(Reuters) - An emotional Matt Every clinched his first PGA Tour victory in dramatic fashion when he surged past a faltering Adam Scott to win the $6.2 million Arnold Palmer Invitational by one stroke in Florida on Sunday.
“It’s tough man. You just never know if it’s going to happen,” a teary-eyed Every told NBC after edging fellow American Keegan Bradley at Bay Hill in Orlando.
Australian Scott, the Masters champion, finished third.
Every, who started the final round four strokes behind Scott, charged to the front with four birdies in a sizzling five-hole stretch around the turn.
The 30-year-old built a three-shot lead, before bogeying the 16th and 18th holes, missing a five-footer at the last that opened the door for Bradley.
Bradley, however, missed a 30-foot birdie putt that would have forced a playoff, while Scott finished two shots behind after a 76. Nobody in the top 25 shot a worse final round.
“You get there so many times and it’s nice to get it done,” said Every, who had a 70 to finish at 13-under-par 275.
“That (missed at the last) was a bummer. Would have been to celebrate there, but I’ll take it.”
Every grew up in nearby Daytona Beach and Bay Hill was the first place he ever watched a PGA Tour event.
The PGA Tour suspended him for three months during his rookie season in 2010 for conduct unbecoming a professional after he and two others were arrested on misdemeanor charges of marijuana possession in Iowa.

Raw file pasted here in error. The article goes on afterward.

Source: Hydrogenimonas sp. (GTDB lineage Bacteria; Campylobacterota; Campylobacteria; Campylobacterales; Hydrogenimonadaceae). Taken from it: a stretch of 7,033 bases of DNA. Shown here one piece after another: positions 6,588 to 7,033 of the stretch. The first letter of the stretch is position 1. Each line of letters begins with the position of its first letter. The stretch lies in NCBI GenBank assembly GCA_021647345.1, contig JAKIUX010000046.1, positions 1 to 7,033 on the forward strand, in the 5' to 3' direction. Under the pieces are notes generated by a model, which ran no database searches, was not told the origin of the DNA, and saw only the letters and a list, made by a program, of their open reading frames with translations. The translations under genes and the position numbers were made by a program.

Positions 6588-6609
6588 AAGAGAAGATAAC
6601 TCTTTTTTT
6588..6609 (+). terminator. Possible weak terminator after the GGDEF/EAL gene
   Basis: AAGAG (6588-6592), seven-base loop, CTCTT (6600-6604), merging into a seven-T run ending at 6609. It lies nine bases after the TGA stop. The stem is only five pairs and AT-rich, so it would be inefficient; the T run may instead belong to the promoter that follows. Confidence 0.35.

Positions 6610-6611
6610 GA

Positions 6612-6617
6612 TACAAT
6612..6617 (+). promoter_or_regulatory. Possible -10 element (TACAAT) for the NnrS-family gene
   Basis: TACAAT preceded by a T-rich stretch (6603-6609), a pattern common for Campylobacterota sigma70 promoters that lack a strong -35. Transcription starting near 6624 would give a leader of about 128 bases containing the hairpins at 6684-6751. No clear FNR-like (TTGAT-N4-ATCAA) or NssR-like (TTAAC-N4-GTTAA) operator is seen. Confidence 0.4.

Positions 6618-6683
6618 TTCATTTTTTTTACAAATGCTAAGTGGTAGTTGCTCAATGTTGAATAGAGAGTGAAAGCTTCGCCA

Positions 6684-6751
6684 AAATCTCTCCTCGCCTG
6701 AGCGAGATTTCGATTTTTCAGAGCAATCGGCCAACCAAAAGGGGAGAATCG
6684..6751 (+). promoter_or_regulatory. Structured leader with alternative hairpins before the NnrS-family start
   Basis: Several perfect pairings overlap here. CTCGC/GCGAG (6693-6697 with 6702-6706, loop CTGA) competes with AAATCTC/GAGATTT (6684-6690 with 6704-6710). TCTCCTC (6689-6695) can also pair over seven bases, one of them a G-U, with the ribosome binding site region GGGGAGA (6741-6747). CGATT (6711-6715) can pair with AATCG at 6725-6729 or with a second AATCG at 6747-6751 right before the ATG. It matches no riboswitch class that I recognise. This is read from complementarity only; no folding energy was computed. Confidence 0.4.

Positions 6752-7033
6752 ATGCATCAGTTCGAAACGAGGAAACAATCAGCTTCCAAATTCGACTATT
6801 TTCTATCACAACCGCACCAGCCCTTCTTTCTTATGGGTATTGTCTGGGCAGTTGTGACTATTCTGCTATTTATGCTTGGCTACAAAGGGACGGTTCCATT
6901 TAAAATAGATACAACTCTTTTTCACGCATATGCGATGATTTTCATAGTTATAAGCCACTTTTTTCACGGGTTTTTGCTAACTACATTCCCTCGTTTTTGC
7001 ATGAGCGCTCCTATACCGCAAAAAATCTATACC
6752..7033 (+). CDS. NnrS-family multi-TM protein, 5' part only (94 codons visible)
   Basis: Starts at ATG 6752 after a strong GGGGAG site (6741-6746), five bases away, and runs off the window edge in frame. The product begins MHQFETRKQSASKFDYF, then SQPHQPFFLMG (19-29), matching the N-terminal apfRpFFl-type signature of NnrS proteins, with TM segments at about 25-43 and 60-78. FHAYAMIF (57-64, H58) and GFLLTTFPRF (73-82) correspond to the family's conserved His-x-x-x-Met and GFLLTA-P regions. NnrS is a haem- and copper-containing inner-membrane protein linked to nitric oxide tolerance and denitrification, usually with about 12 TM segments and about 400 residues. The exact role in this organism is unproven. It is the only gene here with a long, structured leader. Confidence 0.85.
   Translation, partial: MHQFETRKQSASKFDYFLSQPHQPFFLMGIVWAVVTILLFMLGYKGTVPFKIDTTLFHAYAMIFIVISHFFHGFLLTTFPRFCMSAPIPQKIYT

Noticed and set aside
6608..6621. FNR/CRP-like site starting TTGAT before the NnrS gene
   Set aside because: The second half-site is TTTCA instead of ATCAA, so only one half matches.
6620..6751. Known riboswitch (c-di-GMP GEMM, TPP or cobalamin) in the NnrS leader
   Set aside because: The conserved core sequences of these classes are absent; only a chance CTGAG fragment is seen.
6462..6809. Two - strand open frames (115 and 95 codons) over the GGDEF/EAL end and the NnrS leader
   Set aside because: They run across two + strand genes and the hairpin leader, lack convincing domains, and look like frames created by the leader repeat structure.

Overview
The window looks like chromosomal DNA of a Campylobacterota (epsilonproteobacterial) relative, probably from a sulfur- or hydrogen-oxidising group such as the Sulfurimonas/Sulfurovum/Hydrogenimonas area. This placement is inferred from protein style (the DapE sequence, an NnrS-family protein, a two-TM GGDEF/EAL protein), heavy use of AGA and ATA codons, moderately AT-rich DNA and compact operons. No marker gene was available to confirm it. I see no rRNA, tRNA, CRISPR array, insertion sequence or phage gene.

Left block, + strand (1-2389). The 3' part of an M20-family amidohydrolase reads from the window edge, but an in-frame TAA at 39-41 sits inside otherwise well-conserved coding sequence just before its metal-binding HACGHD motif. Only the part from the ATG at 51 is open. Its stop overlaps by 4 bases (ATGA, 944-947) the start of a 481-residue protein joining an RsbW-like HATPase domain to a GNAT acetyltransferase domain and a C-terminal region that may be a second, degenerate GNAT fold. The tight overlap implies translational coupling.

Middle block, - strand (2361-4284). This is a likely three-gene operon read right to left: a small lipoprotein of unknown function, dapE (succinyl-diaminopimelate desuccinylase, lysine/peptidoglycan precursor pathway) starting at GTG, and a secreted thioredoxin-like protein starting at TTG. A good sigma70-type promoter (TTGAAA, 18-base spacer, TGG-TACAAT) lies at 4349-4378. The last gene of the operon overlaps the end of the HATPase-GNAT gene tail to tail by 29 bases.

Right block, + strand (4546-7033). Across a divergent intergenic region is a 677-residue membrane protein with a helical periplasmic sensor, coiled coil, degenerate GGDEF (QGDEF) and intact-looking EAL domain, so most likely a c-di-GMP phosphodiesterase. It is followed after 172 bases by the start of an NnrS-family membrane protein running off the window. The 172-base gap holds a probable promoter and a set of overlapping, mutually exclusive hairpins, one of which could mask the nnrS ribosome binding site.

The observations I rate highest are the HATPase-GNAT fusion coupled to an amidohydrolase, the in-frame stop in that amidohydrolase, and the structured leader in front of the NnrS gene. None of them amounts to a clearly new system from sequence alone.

The charges were later dropped but the PGA Tour suspension, which was announced by Every’s management company, remained.
”I don’t do drugs,“ Every told reporters at a news conference at the Sony Open in Honolulu in 2012. ”It was a crappy deal, man. Wrong place, wrong time, perfect storm, and you know, I got three months out of it. It’s over with. I‘m not mad at the tour. They did what they had to do. I totally understand it. But it’s over with. ...
“If one of my friends likes to smoke marijuana every now and then, I‘m not going to say, well, you can’t be my friend anymore,” he added. “I don’t do it, but I don’t frown upon it.”
He also said he disagreed with how the PGA Tour handled his situation.
“If they would have thrown a month at me instead of three, that would have been nice,” Every said.
The PGA Tour did not comment.
Every lost his PGA Tour card that season and was relegated to the secondary tour for a year before earning his way back to the big stage.
Now he is off to the Masters, and $1.116 million richer after winning in his 93rd start on tour.
But it might never have been if not for a piece of luck at the par-four ninth on Sunday, where his drive went dangerously left and nearly out-of-bounds.
Instead, the ball narrowly stayed in-bounds and to the right of the cart path, bouncing forward almost 100 yards, from where he punched his second shot to 15 feet and made birdie to close within one shot at the turn.
Scott, meanwhile, was left to rue his inability to close the deal in his final start before defending his Masters title April 10-13.
The world number two, who had a chance to take over as world number one from Tiger Woods, led by eight strokes after 35 holes, but played the final 37 holes in four over.
His score got higher each day, as he shot 62 68 71 76.
His putter deserved him on Sunday, no more conspicuously than at the par-five 16th, where he had a chance to make an eagle and tie Every, only to three-putt from 20 feet.
Reporting By Andrew Both in Cary, North Carolina; Editing by Gene Cherry